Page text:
The psychological immune system

The strength of our immunity depends upon how open we are to being exposed to an infection.

Children who spend time playing with the dirt and are exposed to a variety of germs are likely to develop stronger immunity. The body learns to develop a natural immune response to the germs that it is exposed to.

The physiological immune system can be seen as a metaphor for that part of our mind that keeps us resilient to negative emotions. These negative emotions – anger, anxiety, gloom, worry, melancholy, cynicism – are all psychological germs eager to invade our mental health. Is it possible to develop an immune response against them?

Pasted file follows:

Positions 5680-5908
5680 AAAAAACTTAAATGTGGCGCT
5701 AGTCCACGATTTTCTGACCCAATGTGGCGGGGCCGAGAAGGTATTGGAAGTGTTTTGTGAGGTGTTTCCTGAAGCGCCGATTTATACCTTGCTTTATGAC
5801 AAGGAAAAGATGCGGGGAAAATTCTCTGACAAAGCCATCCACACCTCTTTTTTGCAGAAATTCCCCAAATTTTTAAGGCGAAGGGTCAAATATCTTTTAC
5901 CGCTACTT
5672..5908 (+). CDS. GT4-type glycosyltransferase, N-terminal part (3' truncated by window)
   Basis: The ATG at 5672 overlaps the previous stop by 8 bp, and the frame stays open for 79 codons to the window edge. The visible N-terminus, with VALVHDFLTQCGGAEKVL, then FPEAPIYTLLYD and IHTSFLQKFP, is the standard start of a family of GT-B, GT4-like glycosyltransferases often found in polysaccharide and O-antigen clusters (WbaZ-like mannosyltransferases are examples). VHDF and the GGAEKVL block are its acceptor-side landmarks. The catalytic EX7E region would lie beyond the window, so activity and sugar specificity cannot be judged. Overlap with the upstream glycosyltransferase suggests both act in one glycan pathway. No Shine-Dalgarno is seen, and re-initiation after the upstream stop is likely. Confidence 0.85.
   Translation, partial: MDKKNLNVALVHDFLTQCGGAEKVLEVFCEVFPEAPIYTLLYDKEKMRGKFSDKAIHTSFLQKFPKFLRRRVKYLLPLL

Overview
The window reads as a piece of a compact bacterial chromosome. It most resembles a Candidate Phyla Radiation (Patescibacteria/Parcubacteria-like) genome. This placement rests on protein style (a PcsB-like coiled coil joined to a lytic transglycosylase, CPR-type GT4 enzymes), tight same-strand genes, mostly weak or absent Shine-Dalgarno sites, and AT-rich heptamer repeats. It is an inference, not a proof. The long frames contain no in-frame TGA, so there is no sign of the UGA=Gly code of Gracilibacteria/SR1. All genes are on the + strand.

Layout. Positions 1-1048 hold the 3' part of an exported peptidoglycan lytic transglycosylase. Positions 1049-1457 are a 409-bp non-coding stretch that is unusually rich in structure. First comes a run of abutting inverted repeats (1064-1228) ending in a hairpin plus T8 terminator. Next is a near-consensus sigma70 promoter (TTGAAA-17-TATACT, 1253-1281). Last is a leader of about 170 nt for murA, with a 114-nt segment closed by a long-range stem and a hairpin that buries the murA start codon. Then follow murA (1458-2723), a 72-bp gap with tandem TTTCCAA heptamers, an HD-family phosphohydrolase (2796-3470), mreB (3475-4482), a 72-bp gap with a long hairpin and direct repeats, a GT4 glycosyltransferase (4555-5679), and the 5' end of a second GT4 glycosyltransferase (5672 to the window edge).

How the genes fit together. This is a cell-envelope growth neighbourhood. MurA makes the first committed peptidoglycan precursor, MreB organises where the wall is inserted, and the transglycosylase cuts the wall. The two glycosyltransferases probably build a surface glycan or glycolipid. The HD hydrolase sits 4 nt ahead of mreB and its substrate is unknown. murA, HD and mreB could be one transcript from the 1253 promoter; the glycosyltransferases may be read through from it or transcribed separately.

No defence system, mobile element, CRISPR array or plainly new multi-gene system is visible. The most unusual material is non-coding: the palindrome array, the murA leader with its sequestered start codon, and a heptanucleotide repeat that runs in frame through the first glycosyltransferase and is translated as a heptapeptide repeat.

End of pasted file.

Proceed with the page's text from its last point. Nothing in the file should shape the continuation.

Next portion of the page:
More than two thousand years ago, far before we discovered our immune system, the stoics, Greek and Roman philosophers, had designed techniques to nurture our psychological immune system. Their solution was to expose ourselves to negative emotions and learn to co-exist with them, just as we learn to co-exist with germs. They did this by using a technique called negative visualization – to close our eyes and imagine that whatever was dearest to us was snatched away from us. By doing so, our minds became open to the idea of these tragedies occurring in our lives.

The root cause of much of our suffering is that we are in denial of several tragedies that are commonplace – disease, failure, ageing, the death of loved ones, moral collapse, political degeneration and our own inevitable demise. The more we are open to these tragedy occurring in our lives, the less they are likely to affect us mentally.

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